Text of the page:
Q. When you entered, the team was on the rise. Do you draw similarities to that team and the team you're trying to build now?
"That's a good question (smiling). I think the thing I would say similarities is, when I first came in as a rookie, Coach Gary Kubiak, great coach, first year taking over. There was a lot of change, right? You have to implement your style of play, how you want to play, how you want guys to prepare. It takes time to really implement and put your imprint on the team. One thing I remember, the temperature definitely hasn't changed from 2006 (smiling). Still hot, tough practices in Houston. Things a lot of other teams don't have to deal with. There are those outside factors. It's about men coming out, doing their best, working hard. Similarities from 2006 to here in 2003, still a bunch of hungry young men who are looking to go out and give their best for the city of H Town."
Q. On who is calling the defensive plays?
"Right now with the play calling and those things, I'll start off calling the plays and we'll see how that goes."
Q. You mentioned meeting with the rookies over the summer. Were there any kind of first-time ideas beyond that that now you're a head coach you get to implement, work with the team in training camp?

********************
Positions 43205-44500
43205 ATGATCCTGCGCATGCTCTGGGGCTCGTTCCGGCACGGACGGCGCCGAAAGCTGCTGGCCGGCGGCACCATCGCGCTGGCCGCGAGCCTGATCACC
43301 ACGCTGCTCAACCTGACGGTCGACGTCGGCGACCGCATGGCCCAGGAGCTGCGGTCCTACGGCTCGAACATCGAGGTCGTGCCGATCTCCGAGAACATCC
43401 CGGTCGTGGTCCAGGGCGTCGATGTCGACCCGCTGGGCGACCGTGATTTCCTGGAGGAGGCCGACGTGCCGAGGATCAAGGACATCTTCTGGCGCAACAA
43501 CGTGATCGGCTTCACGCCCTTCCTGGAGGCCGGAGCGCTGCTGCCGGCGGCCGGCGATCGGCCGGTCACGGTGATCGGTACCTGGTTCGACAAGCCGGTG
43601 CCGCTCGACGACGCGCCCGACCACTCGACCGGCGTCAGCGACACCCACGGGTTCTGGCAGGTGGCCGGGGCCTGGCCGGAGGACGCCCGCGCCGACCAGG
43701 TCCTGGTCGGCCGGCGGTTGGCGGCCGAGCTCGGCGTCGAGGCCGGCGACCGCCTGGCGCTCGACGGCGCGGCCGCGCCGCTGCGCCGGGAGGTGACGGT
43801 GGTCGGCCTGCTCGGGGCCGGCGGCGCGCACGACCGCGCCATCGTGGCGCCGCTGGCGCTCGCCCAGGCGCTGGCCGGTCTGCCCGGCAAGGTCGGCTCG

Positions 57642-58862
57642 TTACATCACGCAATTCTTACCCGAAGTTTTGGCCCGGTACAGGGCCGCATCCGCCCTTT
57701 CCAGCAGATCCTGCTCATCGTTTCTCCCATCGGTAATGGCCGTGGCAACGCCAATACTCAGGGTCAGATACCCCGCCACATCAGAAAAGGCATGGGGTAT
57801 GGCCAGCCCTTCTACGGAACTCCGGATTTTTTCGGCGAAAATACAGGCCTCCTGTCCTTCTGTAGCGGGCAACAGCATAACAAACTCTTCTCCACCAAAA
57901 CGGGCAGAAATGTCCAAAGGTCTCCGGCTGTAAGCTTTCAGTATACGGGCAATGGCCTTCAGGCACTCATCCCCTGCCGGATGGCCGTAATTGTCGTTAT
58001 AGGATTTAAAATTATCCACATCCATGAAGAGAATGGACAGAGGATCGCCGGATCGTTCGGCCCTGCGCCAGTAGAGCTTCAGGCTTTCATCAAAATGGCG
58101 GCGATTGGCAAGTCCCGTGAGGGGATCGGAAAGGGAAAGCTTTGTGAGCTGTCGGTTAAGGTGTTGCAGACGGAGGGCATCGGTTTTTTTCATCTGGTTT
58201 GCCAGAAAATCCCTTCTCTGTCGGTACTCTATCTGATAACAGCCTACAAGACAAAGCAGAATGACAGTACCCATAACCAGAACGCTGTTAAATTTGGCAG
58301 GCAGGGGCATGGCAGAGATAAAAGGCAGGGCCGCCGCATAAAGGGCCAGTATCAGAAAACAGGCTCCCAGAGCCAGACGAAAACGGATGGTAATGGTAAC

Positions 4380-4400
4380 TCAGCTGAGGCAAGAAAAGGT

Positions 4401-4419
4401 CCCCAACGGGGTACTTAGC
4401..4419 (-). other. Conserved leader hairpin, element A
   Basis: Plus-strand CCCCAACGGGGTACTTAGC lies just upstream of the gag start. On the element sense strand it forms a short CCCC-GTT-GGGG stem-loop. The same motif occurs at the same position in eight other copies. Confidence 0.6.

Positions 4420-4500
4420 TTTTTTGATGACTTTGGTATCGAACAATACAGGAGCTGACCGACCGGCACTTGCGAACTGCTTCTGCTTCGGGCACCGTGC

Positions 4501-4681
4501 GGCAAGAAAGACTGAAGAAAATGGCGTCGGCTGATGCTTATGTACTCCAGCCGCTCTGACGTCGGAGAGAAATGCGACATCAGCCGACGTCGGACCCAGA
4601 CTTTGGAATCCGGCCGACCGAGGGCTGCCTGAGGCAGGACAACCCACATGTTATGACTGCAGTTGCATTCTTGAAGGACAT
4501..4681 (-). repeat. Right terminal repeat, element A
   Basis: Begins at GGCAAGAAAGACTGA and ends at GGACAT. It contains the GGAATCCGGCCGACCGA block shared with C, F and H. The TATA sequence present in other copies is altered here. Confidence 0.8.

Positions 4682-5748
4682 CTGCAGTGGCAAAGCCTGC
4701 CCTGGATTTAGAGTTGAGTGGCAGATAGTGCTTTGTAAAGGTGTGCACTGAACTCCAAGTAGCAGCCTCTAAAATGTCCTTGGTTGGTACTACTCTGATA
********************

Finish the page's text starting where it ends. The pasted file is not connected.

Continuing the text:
"I mean, with me meeting with the rookies, that was just me letting those guys know at the end of the day I care about them. That's what is the most important thing that came out of that meeting."
Q. The offensive line, how do you see that group kind of come together? What are you most excited about that group?
"With our offensive line, it's all of the guys just being able to gel together, right? The best offensive lines, they work in sync, right? They work as one, right? It takes time to develop that, that chemistry amongst our group. Now to have the guys back, each and every day let's see how much can that chemistry improve, how tighter can these guys get to where they're in sync and operating as one. They're doing an excellent job of protecting in the passing game, but also being able to knock guys off the line of scrimmage and reset the line of scrimmage in the run game. I'm excited about the group. We have really good guys there who are dedicated to their craft."
Q. The philosophy of building a team, start up front?
"No doubt. That's my philosophy of team building. It all starts up front. If you can't win the line of scrimmage, it's going to be hard to win games."